5 Things: Johnson wins John Deere Classic

Zach Johnson hits off the second tee during the final round of the John Deere Classic.

Zach Johnson hits off the second tee during the final round of the John Deere Classic.

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SILVIS, Ill. -- Zach Johnson used a magnificent second shot - and subsequent tap-in birdie - on the second hole of a sudden-death playoff to outlast Troy Matteson and win the PGA Tour's John Deere Classic on Sunday at the par-71 TPC Deere Run.

Johnson fired a bogey-free, 6-under 65 to win a tournament that is only miles from his hometown.

Here are 5 Things to take away from this week in Illinois:

• • •

1. ZACH ATTACK: Johnson didn't need the win to get into next week's Open Championship at Royal Lytham, but his emotions ran deep after securing his first John Deere Classic title of his career.

After he and Matteson both found water on their approaches on the first playoff hole - the par-4 18th, which has water lining the left side of the green - and carded a pair of sloppy double-bogeys, Johnson used an epic 194-yard shot from a fairway bunker on the second playoff hole to about nine inches at the same 18th hole. Matteson couldn't convert on a 40-foot birdie attempt and Johnson took home his second PGA Tour victory of the season.

"I saw it bounce on the green and hoped it would kick left," Johnson said. "I couldn't see the golf ball."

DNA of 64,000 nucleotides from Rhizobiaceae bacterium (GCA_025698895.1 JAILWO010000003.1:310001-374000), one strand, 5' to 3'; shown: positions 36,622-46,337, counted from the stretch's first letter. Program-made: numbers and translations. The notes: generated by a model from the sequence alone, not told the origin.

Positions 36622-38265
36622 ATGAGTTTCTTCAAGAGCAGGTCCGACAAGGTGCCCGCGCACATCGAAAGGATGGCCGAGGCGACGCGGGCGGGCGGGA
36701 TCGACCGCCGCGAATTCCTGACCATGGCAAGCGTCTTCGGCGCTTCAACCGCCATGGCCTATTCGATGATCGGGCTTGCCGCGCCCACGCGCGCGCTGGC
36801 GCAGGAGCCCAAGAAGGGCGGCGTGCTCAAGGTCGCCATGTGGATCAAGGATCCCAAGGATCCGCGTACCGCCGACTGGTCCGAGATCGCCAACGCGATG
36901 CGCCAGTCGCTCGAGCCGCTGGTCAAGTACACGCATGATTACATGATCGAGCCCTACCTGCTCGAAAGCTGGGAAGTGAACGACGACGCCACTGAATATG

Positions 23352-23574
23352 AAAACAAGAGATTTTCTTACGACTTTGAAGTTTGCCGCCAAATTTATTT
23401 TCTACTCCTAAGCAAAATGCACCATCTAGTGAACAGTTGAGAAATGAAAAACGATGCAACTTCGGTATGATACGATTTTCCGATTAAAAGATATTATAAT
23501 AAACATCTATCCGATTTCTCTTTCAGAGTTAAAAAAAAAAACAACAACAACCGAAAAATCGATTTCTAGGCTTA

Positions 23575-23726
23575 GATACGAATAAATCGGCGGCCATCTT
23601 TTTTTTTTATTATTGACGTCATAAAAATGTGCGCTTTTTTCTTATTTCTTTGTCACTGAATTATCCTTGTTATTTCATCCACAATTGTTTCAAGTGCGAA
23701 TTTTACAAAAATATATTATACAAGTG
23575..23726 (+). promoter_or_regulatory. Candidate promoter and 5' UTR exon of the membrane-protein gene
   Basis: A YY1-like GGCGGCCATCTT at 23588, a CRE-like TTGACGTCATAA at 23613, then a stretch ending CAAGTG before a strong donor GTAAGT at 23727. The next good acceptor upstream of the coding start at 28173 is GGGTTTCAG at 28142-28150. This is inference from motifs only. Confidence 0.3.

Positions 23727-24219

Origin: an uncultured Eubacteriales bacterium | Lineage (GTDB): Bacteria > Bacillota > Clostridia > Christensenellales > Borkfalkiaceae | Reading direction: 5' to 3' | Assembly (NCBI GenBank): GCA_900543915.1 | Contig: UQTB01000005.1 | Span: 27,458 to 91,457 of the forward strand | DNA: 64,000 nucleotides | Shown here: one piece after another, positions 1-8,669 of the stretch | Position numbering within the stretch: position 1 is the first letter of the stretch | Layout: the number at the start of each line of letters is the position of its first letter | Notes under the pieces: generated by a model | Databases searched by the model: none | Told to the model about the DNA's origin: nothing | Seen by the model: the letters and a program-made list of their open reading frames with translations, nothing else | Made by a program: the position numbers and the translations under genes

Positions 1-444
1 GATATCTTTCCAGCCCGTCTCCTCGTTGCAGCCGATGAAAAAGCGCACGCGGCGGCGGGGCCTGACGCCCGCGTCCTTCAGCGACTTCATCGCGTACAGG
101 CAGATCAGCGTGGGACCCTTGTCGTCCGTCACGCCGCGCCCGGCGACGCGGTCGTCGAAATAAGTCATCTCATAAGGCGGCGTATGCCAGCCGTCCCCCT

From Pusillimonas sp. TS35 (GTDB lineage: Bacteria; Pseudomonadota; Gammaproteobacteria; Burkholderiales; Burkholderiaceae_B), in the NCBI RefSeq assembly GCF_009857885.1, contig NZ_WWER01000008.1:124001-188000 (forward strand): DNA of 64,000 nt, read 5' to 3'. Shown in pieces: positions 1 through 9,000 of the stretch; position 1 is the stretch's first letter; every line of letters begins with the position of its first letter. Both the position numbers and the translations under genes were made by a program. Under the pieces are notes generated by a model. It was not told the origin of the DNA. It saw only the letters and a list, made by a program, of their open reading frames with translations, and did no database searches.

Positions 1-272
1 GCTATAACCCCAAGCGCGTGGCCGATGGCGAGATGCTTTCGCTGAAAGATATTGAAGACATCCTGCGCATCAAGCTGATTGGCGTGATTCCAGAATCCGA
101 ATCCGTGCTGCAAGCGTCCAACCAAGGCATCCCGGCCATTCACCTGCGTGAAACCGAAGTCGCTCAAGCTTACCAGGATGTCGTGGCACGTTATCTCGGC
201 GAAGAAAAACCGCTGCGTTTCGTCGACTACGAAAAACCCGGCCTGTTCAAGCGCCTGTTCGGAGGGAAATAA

Johnson had missed a cut (St. Jude Classic), finished T-41 (U.S. Open) and T-64 (Travelers) over his past three tournaments, which followed that win at Colonial and two second-place finishes.

It was only Johnson's second time - in 15 weekends - shooting in the 60s in a final round in 2012 (a 68 at the Players Championship led him to a T-2 finish).

Johnson is the third player with two wins on tour this season (Hunter Mahan and Jason Dufner), while this was his fifth top-10 performance.

Tiger Woods leads the tour with three wins. Johnson moved to within 32 points of Woods in the race for the FedEx Cup.

"It just feels awesome," Johnson said. "This tournament has meant so much to me and my family, from when they gave me exemptions to being a part of its board.

"I don't really like making things a bigger deal than what they should be. It means a great deal now that I've done it."

• • •

2. MEN OF TROY: A week after Troy Kelly lost out in a playoff at the Greenbrier Classic, another Troy was in the driver's seat at TPC Deere Run, with Matteson holding a 54-hole lead for the fourth time in his career (he had converted twice).

After a dramatic eagle at the par-5 17th, Matteson sent his drive on the 18th hole to the right and gave himself a tough shot through trees and to the green. Despite the pressure, Matteson managed to run the ball up on the green and gave himself 37 feet for birdie and the win in regulation. He two-putted to force the playoff.

"I was pretty relaxed this week. Usually I'm a Nervous Nelly. Usually I'm pretty bad. I can't sleep at night. I'm like everybody else that plays with a lead," said Matteson.

"I was relatively calm today and not even sure why. Still pretty calm in the playoff. That's not usually the way I am. Hopefully that's a sign of getting older and getting a little bit used to it."

Matteson started the tournament on fire with a 10-under 61 and followed that with rounds of 68 and 66, topped by a 2-under 69 on Sunday.